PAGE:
Siding with Poland, US slams Israeli FM’s ‘offensive’ anti-Semitism remark
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Siding with Poland, US slams Israeli FM’s ‘offensive’ anti-Semitism remark

Knesset speaker backs Katz’s comment that Poles ‘suckle anti-Semitism with their mothers’ milk’; Warsaw is demanding an apology; PM meets separately with Central European leaders

In this photo from September 6, 2018, Georgette Mosbacher stands next to an American flag after receiving her credentials as new United States ambassador to Poland in Warsaw. (AP Photo/Czarek Sokolowski, File)
In this photo from September 6, 2018, Georgette Mosbacher stands next to an American flag after receiving her credentials as new United States ambassador to Poland in Warsaw. (AP Photo/Czarek Sokolowski, File)

The United States ambassador to Poland on Tuesday condemned remarks by Israel’s acting foreign minister on Poles’ alleged anti-Semitism that have provoked a diplomatic crisis between Jerusalem and Warsaw.

Poland pulled out of a summit of Central European countries scheduled for Jerusalem on Tuesday, leading to the cancellation of the event, after Israel Katz said that Poles “suckle anti-Semitism with their mothers’ milk.” He also said “there were many Poles who collaborated with the Nazis.”

“Among close allies such as Poland and Israel, there is no place for such offensive comments as yesterday’s statement by Israeli Foreign Minister Israel Katz,” US envoy Georgette Mosbacher wrote on Twitter in Polish.

Mosbacher has herself previously come under fire from the Polish government over comments on the country’s Holocaust history, saying during a nomination hearing last year that Polish legislation outlawing the blaming of Nazi crimes against Jews during World War II on Poland was responsible for rising anti-Semitism in Eastern Europe.

Prime Minister of Poland Mateusz Morawiecki, left, and Israeli Prime Minister Benjamin Netanyahu at a conference on Peace and Security in the Middle East in Warsaw, Poland, February 14, 2019. (AP/Michael Sohn)

Katz’s comments came after Polish Prime Minister Mateusz Morawiecki had already said he would send his foreign minister to Israel in his place after tensions rose over the weekend due to comments by Prime Minister Benjamin Netanyahu on Poles’ collaboration with the Nazis that his office said were misquoted by Israeli media.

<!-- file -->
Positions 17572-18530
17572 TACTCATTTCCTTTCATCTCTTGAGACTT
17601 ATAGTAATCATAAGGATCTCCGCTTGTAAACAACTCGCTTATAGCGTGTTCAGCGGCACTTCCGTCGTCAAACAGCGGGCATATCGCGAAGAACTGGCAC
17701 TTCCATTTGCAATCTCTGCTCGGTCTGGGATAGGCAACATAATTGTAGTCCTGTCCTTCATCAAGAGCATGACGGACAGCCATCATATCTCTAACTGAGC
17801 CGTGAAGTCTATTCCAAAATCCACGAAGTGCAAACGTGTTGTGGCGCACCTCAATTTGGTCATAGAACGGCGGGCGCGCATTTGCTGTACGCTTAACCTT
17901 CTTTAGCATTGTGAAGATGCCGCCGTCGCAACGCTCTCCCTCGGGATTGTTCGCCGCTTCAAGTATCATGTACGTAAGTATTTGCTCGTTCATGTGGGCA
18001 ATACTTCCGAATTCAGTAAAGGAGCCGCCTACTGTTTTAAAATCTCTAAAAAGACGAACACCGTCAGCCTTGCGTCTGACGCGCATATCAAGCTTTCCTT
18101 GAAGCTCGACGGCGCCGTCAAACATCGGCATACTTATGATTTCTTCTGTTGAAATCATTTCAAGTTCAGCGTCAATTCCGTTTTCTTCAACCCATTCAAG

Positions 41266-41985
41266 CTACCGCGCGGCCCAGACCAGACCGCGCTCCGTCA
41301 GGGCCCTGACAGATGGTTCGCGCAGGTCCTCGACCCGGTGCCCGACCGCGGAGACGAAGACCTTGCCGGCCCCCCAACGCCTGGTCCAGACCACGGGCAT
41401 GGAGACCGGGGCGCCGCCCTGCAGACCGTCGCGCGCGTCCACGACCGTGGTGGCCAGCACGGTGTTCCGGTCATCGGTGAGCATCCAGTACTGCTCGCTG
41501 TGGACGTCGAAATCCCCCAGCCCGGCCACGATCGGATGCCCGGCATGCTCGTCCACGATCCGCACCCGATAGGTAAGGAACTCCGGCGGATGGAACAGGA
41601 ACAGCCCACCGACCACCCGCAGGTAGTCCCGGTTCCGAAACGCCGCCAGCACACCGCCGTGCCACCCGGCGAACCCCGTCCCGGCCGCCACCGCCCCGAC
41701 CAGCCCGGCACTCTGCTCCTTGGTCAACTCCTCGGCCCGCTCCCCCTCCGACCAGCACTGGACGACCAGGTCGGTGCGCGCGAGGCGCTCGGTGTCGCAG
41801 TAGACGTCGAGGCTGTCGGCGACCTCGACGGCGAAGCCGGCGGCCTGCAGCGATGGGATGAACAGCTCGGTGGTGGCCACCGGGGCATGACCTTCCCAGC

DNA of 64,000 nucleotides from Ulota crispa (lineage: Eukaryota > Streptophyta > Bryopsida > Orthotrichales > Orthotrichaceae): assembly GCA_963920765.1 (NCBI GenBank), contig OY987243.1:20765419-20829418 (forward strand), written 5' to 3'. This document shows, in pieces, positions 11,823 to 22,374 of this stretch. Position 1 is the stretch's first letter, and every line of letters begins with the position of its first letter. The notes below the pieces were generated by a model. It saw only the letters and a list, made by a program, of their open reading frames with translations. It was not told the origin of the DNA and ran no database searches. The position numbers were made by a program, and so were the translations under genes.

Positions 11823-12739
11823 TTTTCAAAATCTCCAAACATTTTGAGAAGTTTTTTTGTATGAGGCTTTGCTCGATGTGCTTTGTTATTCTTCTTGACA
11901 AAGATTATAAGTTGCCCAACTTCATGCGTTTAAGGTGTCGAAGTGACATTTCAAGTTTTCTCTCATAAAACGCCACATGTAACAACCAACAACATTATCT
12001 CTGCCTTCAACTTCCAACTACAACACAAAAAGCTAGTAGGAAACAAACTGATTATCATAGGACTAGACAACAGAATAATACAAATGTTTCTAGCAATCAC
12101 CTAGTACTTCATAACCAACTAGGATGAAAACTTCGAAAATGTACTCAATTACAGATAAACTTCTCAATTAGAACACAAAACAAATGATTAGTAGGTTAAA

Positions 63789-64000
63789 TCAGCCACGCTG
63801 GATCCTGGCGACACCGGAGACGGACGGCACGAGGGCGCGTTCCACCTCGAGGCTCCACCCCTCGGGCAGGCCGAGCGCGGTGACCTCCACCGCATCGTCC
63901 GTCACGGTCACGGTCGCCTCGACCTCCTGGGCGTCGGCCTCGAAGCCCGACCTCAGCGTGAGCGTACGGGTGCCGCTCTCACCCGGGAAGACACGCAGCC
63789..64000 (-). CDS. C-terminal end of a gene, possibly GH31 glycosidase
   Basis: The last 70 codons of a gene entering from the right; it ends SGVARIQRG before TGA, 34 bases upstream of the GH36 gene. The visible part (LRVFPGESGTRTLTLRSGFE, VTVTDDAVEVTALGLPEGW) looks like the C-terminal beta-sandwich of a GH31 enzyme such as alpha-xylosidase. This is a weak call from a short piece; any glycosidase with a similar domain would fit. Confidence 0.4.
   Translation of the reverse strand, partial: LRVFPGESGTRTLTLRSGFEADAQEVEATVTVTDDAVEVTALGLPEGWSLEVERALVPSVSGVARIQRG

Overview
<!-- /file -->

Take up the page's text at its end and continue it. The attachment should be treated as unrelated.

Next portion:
Amid demands by senior Polish officials earlier Tuesday that Israel apologize for Katz’s remarks, Knesset Speaker Yuli Edelstein defended his fellow Likud party lawmaker.

“It is the right of every senior Israeli official to tell the truth. For me, this is an example of the fragile relations between the countries,” Edelstein said during a meeting with American Jewish leaders, Ynet reported.

Hungarian Prime Minister Viktor Orban, left, with Prime Minister Benjamin Netanyahu at the King David Hotel in Jerusalem, February 19, 2019. (Amos Ben Gershom)

Netanyahu himself ignored reporters’ questions on Tuesday about the crisis with Poland as he met with his counterparts from Hungary, Slovakia and the Czech Republic.

Slovakia’s Prime Minister Peter Pellegrini, left, speaks as Prime Minister Benjamin Netanyahu listens after their meeting in Jerusalem, February 19, 2019. (Ariel Schalit/AP)

The trio came to Israel to attend the summit of the so-called Visegrad Group before it was canceled after Poland pulled out, and they instead held a series of separate bilateral meetings with Netanyahu.

Prime Minister Benjamin Netanyahu (R) and Czech Prime Minister Andrej Babis in Jerusalem on February 19, 2019. (Amos Ben-Gershom/GPO)
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